Research by Chase de Vere Medical, the Independent Financial Advisers, has shown that doctors are twice as likely to invest ethically as their non-medical counterparts.

Ethical investing, with the rise of Environmental, Social and Governance (ESG), sustainable investing and impact investing is becoming more popular. However, the latest figures from the Investment Association show that ethical funds still only account for 1.4% of total funds under management.

Chase de Vere Medical’s analysis, based on investments into 1,508 client portfolios since June 2018, found that 19.5% of doctors chose to invest in ethical portfolios compared with just 9.7% of non-medical professionals.

Andrea Sproates, Head of Chase de Vere Medical, says:

“We have provided financial advice services to medical professionals for 13 years and have advised over 12,000 doctors. During that time it has been clear that many doctors have been keen to invest ethically.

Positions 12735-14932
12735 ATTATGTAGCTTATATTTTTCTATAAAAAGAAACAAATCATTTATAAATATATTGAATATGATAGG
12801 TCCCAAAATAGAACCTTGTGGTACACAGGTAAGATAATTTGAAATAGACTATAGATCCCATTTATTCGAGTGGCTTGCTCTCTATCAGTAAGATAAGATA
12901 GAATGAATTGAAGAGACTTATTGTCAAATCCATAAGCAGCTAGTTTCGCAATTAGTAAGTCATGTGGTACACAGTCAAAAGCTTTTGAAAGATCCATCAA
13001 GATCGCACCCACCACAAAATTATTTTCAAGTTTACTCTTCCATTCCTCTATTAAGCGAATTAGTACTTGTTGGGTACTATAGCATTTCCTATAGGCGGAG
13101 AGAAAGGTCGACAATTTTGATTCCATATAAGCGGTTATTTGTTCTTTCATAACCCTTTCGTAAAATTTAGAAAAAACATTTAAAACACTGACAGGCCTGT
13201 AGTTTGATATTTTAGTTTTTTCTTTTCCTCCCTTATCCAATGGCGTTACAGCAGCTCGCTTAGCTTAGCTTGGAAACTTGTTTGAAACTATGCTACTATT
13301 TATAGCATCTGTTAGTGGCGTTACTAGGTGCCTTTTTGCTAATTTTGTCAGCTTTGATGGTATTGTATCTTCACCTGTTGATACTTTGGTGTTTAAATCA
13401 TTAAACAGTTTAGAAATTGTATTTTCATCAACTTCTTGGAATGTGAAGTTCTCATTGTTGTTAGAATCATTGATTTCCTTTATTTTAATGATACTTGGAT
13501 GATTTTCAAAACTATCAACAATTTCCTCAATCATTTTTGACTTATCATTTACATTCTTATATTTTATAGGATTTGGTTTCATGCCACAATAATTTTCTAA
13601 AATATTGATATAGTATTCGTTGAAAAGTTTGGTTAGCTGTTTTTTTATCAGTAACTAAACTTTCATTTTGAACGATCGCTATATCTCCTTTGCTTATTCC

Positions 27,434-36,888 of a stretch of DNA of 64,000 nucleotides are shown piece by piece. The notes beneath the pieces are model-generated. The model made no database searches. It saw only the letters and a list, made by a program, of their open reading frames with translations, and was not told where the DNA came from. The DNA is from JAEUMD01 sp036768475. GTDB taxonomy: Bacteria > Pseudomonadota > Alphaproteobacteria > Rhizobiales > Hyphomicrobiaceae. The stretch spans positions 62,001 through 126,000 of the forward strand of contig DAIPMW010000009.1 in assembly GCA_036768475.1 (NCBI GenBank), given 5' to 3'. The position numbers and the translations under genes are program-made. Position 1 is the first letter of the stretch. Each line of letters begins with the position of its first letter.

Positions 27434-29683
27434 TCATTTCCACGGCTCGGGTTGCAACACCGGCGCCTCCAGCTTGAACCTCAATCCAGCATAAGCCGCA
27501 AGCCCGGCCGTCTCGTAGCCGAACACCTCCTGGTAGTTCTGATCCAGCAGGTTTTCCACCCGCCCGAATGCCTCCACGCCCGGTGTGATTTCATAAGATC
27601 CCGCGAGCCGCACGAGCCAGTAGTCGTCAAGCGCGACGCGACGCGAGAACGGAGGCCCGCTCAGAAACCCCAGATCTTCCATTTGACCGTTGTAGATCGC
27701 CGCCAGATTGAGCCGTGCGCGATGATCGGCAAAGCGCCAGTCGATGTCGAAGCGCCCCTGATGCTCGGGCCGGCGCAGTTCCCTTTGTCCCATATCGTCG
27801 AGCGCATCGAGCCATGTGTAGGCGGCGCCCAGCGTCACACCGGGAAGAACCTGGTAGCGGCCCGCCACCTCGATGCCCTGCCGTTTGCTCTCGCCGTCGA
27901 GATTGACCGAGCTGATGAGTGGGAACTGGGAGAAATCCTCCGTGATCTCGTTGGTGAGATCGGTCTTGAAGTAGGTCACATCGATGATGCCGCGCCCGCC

“This is because, in our experience, most doctors have a strong social conscience and have seen at first-hand the damage that can be caused by tobacco, alcohol and other ‘harmful’ sectors which are excluded in ethical funds.

“There is a view that ethical investing is favoured by millennials and will become more popular as they get older and acquire more wealth. What our research shows is that, with doctors more than twice as likely to invest ethically, there is already a strong demand for investments that can produce solid returns and are less harmful to our wider society.”